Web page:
Arepas


average rating = 4.5 stars(4.675737 comments available)
SUBMITTED BY
list all recipes for VEGETABLES (485)
list all South American recipes (79)
list all recipes by WARD_WILLIAMS (6)


   

conversions contact author view cookbook print recipe
email recipe add to cookbook add to calendar add to shopping list

Recipe Alert Most Popular Recipes Photo
(posted September 11, 1995)

I prepared the following for a school teacher who wanted to teach a class how to make some Venezuelan foods for a social studies class, then later adapted it to send to Carole Walberg as a thank you for recipes she sent to me. As I was sending it, I thought it might be something of interest for your International Foods List. Use it as you see fit, or whatever.

Sincerely,

Ward Williams
Caracas, Venezuela

VENEZUELAN FOODS

The ingredients necessary to make traditional Venezuelan foods may be very difficult to find in the United States. Much of it contains roots, such as yuca, or a type of sweet potato (called batata) and a whole variety of other things that I have never seen in the U.S. The ever-popular *arepa* is made with ground, cooked white corn meal, which may be impossible to find. As you can see, this could be a challenge. (When we lived in Connecticut, we had to go to the Cuban section of Hartford in order to find plantain bananas and black beans.)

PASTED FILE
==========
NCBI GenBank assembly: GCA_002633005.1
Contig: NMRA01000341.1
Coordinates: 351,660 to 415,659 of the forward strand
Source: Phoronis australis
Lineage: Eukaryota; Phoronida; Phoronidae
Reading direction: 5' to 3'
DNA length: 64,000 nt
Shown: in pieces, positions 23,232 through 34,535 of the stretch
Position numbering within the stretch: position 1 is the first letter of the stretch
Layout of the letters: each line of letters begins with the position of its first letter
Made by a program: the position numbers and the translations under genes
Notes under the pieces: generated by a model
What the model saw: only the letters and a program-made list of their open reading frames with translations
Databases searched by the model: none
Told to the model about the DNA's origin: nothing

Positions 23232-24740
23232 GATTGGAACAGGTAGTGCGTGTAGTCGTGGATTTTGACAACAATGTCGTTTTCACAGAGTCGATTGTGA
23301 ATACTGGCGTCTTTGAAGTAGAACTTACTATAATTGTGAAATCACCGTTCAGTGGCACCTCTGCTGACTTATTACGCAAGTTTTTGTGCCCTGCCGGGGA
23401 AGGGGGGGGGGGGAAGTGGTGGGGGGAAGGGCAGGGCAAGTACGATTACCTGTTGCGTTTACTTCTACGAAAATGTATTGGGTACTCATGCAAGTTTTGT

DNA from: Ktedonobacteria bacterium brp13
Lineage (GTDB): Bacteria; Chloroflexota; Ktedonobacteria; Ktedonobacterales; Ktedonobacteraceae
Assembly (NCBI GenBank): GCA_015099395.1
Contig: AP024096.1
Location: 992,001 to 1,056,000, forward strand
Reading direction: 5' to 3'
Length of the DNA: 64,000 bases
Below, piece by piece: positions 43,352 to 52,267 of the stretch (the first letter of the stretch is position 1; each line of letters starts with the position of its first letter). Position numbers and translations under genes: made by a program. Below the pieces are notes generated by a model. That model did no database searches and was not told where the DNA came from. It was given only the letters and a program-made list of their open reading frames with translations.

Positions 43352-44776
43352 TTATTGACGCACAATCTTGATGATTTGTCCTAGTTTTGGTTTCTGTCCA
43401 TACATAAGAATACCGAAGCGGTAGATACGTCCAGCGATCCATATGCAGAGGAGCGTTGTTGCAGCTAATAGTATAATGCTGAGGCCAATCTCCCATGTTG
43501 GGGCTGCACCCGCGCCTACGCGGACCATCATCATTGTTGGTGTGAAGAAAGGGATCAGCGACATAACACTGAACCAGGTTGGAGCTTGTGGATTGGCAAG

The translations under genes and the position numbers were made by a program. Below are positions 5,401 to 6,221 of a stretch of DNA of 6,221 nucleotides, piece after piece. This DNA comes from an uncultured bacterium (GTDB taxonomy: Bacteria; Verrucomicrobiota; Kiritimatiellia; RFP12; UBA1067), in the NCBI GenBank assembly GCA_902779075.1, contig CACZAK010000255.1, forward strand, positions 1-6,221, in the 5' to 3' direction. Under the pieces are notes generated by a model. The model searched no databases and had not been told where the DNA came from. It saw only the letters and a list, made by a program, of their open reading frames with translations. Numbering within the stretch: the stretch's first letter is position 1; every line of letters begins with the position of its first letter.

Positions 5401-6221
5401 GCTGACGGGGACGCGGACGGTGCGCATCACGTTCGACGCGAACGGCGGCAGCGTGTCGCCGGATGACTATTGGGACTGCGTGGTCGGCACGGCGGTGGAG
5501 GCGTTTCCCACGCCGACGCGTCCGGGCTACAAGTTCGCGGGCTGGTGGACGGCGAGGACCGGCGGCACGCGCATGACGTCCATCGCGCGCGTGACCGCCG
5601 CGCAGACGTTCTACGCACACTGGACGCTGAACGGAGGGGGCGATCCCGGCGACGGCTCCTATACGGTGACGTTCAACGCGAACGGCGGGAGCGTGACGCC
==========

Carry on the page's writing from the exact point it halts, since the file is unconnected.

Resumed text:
Here are some of the most popular *criolla* dishes that are readily available in local restaurants and made by Venezuelans at home.


AREPA (corn cakes)

The *arepa* (ah-ray-pah; with the accent on the middle syllable) is the local equivalent of a hamburger and is sold in shops called an *arepera* (ah-ray-pay-rah; with the accent on the third syllable). The arepas are cooked fresh. The buyer looks in a cafeteria type hot table to choose the filling s/he desires.

Fillings include shredded cheese, stringy meat cooked in spices, chicken salad with avacado, egg scrambled with onion and green peppers, diced sausage, and a variety of other things. Perhaps the most popular filling is grated American cheese (the one that has a cheddar flavor and is somewhat soft).

The arepa is split open like a hamburger bun (by the person behind the counter), some of the steaming moist corn meal is scooped out and discarded, and the filling is added. The arepa is wrapped in a square of slick paper, like butcher paper, and handed to the purchaser to eat standing up.

Arepas are also made smaller and served in the bread basket at restaurants.

An arepa may be cooked three different ways. Boiled in water, baked in the oven, or fried in hot oil. In the country they are often cooked on a charcoal grill. Most often they are browned on the outside by cooking briefly on a hot griddle, and then placed in the oven (400 degrees) for 15 minutes.